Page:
My closest friends look at me and see Jesus-in-me. This is their perspective.
Then there’s my perspective. Unfortunately, it is the one in which I put the most stock. It is me looking at the backside of the tapestry of my life and seeing all the loose and knotted threads. I see the mess behind the mask. I hear the voices unkind toward you and me in my head. I experience the doubts and fears of life. I recognize the false bravado.
In other words, I see the sin in me. I’m seeing the shadow person I think I hide because he is unlovable and if you or God knew him you would reject me and I’d rather die than be rejected for who I believe am.
In reality, this shadowy figure is not separate from me but is part of me. As I draw closer to the light of Jesus I begin to see him more clearly for the wretched person that he is (I am). He is (I am) not something to hide…he is who I really am: the person God has redeemed by the death of Jesus. I’m seeing me-as-redeemed. Having this view of me allows me to see God’s great mercy and grace toward me. Sadly for us and for God’s kingdom we too often find our identity from this perspective alone. We too easily dismiss ourselves as unworthy to do God’s work here.
The Apostle Paul is a good case study. We know he is God’s son (perspective 1). We know from his writings (two-thirds of the New Testament) that he was a great man of God (perspective 2). Yet, he calls himself the chief of all sinners (perspective 3).
Each perspective offers me something.
God’s perspective gives me the deepest truth of who I am. From His perspective I findmy ultimate identity, security, and significance.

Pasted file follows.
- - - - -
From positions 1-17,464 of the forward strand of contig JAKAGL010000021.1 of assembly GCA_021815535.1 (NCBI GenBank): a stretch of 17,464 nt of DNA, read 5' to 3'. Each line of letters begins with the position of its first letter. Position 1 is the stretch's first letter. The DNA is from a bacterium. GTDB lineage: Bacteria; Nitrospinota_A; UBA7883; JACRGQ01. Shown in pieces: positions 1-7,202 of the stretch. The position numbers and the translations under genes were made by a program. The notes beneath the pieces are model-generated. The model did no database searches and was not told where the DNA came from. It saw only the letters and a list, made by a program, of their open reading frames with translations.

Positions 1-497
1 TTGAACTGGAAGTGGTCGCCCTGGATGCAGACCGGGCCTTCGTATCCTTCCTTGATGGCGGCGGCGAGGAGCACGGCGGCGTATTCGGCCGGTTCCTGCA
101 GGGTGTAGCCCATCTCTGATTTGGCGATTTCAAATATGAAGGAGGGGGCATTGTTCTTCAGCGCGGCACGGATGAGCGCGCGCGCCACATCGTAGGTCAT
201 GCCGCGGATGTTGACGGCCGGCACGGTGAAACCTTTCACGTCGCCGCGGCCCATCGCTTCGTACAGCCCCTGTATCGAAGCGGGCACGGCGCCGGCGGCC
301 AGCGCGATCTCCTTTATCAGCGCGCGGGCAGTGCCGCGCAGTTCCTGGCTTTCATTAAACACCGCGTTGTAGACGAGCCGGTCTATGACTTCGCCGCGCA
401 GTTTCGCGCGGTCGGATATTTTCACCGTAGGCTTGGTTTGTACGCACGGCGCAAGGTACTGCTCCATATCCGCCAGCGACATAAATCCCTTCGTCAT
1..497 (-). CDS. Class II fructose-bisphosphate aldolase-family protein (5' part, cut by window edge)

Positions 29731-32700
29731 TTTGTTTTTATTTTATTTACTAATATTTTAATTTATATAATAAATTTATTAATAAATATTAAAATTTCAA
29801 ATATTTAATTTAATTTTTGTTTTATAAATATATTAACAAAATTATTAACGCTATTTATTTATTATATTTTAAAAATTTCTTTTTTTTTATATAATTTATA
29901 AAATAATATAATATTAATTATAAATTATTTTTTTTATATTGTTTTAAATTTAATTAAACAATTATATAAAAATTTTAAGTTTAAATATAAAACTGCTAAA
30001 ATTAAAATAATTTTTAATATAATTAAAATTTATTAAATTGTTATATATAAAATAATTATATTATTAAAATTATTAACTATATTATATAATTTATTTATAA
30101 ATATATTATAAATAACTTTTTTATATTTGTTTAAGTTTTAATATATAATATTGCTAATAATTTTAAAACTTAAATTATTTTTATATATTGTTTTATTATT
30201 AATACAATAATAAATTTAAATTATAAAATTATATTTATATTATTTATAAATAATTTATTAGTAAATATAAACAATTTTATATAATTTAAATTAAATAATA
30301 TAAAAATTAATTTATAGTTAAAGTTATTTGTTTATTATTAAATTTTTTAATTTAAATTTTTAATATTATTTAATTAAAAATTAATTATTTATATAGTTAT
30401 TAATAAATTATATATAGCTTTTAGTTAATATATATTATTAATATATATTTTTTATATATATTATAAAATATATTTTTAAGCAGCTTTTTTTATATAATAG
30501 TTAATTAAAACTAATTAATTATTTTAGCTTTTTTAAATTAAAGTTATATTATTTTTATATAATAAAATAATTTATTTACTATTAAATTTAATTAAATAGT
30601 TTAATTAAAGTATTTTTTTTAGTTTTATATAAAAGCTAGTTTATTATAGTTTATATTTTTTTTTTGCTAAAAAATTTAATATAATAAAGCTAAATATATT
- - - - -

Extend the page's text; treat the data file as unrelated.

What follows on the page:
The perspective of my friends gives me hope that God is at work transforming my life, that His promises are not empty promises. I really am changing; my friends see it when I don’t. Through the eyes of close friends I see who I am being transformed into.
My perspective reminds me of God’s grace and mercy as I see what I have been redeemed from. I see the inner ugliness and it reminds me what God did for me through Jesus on the cross. Out of this perspective I can begin to offer God’s love to others.
Each perspective is important. Bonhoeffer finishes his poem with a reminder of the bedrock answer to the question, “Who am I?”:
Who am I? They mock me, these lonely questions of mine. Whoever I am, Thou knowest, O God, I am thine!
Somehow this brings to mind a concept that Lewis wove into Perelandra. There are no mirrors, and Tinidril (Eve) has never (prior to her temptation) seen her own reflection. Her only ‘perception’ of her image is in the reaction of those who look upon her.
So, I’m not entirely sure how far I follow Lewis down this trail. However, imagine if our only concept of our own image was to see and understand the emotion in the faces which we face. That could be fairly frightening – until I wonder how God would look upon me, and how I would receive the aspect of his countenance. I think – I hope – that by though his grace, His searing justice would flow into me as his merciful love. Only then can I embrace him as the father who both sees all my sin and yet calls me his child.
Thanks, Stuart. A life without “seeing” my own face (no personal sense of self) sounds like the extreme opposite to the belief that I am the only and best judge of myself. Neither extreme sounds healthy to me. I believe Lewis continues to explore the theme of seeing self and God darkly, then clearly in his book, Till We Have Faces.
That is a good thought. It has been some years since I last year Perelandra, and I hadn’t connected this with Faces. The latter is, perhaps, my absolute favorite novel; read and reread, I am continually impressed, and challenged, and by new and unexpected ways of seeing our myriad journeys. As much as I appreciate Lewis’ earlier works, the depth of mystery which he brings to Faces, the humility which accepts both the uncertainties of our clouded vision and the solidity of our Lord’s omniscience, never fails to piece through and resonates within me.
As always, Mike, I appreciate and value your insights, and am blessed by your integrity in these trying times. Grace and peace.